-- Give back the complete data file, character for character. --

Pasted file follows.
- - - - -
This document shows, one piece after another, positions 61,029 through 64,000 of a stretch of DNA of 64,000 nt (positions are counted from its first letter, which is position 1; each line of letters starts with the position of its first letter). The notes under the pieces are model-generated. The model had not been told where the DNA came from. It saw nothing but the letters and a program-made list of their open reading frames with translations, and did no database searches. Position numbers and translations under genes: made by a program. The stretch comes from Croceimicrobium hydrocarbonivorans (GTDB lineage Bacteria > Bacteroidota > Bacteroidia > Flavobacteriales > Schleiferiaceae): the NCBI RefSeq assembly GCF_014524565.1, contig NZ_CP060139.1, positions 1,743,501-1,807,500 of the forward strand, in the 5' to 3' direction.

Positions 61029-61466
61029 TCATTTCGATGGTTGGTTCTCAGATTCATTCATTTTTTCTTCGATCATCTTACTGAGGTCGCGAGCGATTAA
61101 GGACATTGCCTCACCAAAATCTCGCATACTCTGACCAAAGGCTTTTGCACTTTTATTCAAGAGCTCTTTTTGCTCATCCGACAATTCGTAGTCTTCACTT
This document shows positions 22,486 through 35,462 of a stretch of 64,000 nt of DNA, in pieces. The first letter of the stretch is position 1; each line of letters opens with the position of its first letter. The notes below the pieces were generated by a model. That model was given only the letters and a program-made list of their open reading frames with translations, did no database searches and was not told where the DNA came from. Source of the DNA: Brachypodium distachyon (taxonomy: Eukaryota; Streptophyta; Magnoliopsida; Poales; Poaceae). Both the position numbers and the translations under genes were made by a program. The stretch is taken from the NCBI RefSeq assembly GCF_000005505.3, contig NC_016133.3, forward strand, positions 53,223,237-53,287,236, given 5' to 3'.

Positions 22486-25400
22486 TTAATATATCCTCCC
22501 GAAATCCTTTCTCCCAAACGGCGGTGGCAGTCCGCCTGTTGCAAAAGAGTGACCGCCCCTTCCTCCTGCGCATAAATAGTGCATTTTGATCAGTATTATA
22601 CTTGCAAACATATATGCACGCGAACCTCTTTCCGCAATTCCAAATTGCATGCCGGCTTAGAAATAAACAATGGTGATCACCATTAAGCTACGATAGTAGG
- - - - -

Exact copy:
This document shows, one piece after another, positions 61,029 through 64,000 of a stretch of DNA of 64,000 nt (positions are counted from its first letter, which is position 1; each line of letters starts with the position of its first letter). The notes under the pieces are model-generated. The model had not been told where the DNA came from. It saw nothing but the letters and a program-made list of their open reading frames with translations, and did no database searches. Position numbers and translations under genes: made by a program. The stretch comes from Croceimicrobium hydrocarbonivorans (GTDB lineage Bacteria > Bacteroidota > Bacteroidia > Flavobacteriales > Schleiferiaceae): the NCBI RefSeq assembly GCF_014524565.1, contig NZ_CP060139.1, positions 1,743,501-1,807,500 of the forward strand, in the 5' to 3' direction.

Positions 61029-61466
61029 TCATTTCGATGGTTGGTTCTCAGATTCATTCATTTTTTCTTCGATCATCTTACTGAGGTCGCGAGCGATTAA
61101 GGACATTGCCTCACCAAAATCTCGCATACTCTGACCAAAGGCTTTTGCACTTTTATTCAAGAGCTCTTTTTGCTCATCCGACAATTCGTAGTCTTCACTT
This document shows positions 22,486 through 35,462 of a stretch of 64,000 nt of DNA, in pieces. The first letter of the stretch is position 1; each line of letters opens with the position of its first letter. The notes below the pieces were generated by a model. That model was given only the letters and a program-made list of their open reading frames with translations, did no database searches and was not told where the DNA came from. Source of the DNA: Brachypodium distachyon (taxonomy: Eukaryota; Streptophyta; Magnoliopsida; Poales; Poaceae). Both the position numbers and the translations under genes were made by a program. The stretch is taken from the NCBI RefSeq assembly GCF_000005505.3, contig NC_016133.3, forward strand, positions 53,223,237-53,287,236, given 5' to 3'.

Positions 22486-25400
22486 TTAATATATCCTCCC
22501 GAAATCCTTTCTCCCAAACGGCGGTGGCAGTCCGCCTGTTGCAAAAGAGTGACCGCCCCTTCCTCCTGCGCATAAATAGTGCATTTTGATCAGTATTATA
22601 CTTGCAAACATATATGCACGCGAACCTCTTTCCGCAATTCCAAATTGCATGCCGGCTTAGAAATAAACAATGGTGATCACCATTAAGCTACGATAGTAGG